9th Conference European Sociological Association

RN12 Environment and Society

2009-09-04 09:00:00 2009-09-04 10:30:00 Friday, 4 September 09:00 - 10:30 Nature Protection and Social Perception of Animals Building I, 1E6

Animal-farming practices and consumer trust in Finland

Sustainable consumption has become a core policy objective in national and international arenas even though its definition is not precise. It is ordinarily defined as the consumption of more environmentally efficiently produced goods, but there is a continuing need to learn more about consumer behaviour and to promote public trust in food issues. Animal welfare is a central issue in the politicisation of food consumption, and there has been considerable increase in demand for "animal friendly" products such as organic products.

The main interest of this paper is if developments in social practices are leading to a broad greening of food consumption, following a same kind of greening path as the organic production has done, for instance. We explore, firstly, the European trajectories of meat consumption. It is found that the meat consumption per person in Finland is low when considered in the EU context. The Nordic countries are typically known as high-trust societies in terms of food issues. This refers to trust in food safety, but also in public authorities and consumer organisations. Interestingly, in Finland the concern for farm animal welfare is the lowest and the trust to institutions and legislation promoting farm animal welfare is the highest in the EU25 countries. Secondly, we therefore examine the Finnish case on trust and animal welfare by using survey material related to consumer perspectives of meat and meat products. Thirdly, we aim to combine the citizen and the consumer perspectives on farm animal welfare by discussing how consumers understand and give meanings to animal welfare.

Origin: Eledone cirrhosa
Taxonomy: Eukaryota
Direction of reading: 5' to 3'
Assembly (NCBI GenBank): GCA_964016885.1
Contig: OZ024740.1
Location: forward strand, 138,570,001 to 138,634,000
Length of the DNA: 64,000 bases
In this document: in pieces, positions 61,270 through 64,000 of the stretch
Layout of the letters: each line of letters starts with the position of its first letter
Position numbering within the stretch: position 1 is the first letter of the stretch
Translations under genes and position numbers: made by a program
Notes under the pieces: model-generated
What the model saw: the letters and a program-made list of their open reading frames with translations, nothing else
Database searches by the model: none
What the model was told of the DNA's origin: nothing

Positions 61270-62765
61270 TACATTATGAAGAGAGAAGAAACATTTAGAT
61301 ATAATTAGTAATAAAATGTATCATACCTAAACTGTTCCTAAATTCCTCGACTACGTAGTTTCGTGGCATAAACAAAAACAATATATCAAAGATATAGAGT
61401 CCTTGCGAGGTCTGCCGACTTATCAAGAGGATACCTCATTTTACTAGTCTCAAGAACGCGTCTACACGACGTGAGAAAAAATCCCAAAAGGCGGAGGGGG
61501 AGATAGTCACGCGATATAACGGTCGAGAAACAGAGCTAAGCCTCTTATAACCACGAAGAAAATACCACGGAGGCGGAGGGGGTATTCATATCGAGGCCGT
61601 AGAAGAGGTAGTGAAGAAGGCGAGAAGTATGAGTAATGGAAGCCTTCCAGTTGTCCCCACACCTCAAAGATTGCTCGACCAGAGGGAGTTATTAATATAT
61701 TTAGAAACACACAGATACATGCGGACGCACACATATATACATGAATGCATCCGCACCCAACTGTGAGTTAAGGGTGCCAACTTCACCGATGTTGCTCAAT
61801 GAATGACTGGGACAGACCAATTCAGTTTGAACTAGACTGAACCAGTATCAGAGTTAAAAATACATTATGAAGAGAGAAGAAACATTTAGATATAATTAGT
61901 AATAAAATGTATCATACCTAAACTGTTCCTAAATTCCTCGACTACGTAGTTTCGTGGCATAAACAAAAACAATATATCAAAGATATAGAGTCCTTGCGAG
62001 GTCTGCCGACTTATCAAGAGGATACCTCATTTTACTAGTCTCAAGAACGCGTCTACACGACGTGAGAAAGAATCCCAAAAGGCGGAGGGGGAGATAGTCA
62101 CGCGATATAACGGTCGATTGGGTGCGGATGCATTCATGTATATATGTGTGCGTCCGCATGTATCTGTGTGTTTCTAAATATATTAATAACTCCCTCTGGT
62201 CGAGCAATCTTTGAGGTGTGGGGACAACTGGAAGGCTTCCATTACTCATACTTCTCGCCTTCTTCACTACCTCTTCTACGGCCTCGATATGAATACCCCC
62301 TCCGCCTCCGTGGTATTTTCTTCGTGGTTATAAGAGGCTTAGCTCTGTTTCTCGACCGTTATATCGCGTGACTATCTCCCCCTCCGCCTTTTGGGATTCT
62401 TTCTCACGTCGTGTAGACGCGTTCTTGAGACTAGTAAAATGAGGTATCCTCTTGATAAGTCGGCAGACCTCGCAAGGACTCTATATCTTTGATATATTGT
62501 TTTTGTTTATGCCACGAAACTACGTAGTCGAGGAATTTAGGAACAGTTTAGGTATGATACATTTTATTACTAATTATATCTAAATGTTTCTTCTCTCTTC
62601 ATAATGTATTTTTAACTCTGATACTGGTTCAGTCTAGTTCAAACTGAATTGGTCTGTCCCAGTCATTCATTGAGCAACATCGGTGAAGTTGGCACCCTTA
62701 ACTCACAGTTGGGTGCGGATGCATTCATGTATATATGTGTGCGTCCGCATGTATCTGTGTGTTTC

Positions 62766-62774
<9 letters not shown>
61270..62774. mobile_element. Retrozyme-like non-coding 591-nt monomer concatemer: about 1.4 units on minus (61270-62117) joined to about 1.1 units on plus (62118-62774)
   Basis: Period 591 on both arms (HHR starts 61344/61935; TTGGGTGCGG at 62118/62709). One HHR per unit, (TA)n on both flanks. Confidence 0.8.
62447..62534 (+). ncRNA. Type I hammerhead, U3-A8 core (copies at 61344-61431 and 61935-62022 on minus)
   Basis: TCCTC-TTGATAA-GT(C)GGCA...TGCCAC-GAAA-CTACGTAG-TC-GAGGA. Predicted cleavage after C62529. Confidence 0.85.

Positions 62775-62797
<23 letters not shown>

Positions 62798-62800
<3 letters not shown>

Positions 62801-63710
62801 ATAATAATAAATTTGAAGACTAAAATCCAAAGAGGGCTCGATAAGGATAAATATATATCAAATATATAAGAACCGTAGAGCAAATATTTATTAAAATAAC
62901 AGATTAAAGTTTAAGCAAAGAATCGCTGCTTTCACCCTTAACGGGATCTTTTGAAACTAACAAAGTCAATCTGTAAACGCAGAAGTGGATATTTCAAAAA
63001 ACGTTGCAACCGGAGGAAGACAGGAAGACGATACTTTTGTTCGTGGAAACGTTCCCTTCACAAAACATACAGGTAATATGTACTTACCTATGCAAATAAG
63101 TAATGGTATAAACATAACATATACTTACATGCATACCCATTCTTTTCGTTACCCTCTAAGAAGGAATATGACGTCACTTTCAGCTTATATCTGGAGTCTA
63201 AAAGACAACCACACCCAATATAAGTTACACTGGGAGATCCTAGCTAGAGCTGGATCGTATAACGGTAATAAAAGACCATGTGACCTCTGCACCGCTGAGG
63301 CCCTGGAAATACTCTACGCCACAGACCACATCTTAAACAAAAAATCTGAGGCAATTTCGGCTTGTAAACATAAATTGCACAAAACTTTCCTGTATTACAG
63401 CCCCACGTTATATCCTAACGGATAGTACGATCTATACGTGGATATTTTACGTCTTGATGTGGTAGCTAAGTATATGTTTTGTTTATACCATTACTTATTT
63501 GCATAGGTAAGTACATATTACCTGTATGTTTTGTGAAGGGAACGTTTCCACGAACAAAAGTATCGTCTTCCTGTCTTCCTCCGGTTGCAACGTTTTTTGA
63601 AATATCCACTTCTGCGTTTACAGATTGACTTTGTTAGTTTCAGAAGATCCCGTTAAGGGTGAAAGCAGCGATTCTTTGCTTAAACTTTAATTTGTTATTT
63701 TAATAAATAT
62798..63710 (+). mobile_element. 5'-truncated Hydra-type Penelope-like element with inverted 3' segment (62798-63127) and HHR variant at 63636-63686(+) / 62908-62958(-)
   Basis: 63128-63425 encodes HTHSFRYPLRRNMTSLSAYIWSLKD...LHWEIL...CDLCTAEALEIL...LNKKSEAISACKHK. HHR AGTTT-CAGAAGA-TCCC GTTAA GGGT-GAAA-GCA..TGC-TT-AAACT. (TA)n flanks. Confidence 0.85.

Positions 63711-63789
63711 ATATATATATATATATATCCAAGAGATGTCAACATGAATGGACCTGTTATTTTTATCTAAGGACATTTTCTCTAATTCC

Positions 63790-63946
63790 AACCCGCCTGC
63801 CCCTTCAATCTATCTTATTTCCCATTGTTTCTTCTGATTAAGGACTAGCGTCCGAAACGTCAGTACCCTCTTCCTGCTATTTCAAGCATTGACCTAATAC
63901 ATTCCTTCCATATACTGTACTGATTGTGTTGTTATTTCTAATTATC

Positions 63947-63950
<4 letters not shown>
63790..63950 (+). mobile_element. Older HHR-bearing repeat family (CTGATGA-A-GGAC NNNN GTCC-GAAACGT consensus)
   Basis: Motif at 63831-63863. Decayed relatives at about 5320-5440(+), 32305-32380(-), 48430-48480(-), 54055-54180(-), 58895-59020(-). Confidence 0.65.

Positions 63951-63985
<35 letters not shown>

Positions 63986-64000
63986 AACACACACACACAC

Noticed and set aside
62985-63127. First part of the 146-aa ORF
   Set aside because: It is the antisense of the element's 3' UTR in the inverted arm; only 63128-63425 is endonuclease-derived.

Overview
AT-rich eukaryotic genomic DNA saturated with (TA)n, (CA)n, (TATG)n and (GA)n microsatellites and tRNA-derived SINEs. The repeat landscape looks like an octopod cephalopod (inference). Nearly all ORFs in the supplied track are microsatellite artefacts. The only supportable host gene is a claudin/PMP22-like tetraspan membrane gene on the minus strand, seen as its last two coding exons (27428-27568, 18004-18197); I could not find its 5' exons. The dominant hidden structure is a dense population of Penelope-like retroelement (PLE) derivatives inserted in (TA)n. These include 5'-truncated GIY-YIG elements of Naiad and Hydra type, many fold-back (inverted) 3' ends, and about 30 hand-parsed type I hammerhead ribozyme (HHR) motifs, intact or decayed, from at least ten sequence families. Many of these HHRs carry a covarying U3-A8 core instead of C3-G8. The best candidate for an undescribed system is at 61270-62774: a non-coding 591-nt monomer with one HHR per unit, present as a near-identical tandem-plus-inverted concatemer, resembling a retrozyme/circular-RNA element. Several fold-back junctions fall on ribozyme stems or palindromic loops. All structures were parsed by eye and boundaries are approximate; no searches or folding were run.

We make conclusions regarding the interest in animal welfare in the Finnish society by discussing the politicisation of food consumption, various positions of the citizen-consumer and the social institutions that may be required to facilitate more sustainable choices. The paper is based on a research project aiming to clarify the effect consumer trust in animal-farming practices has on the legitimacy of food policy.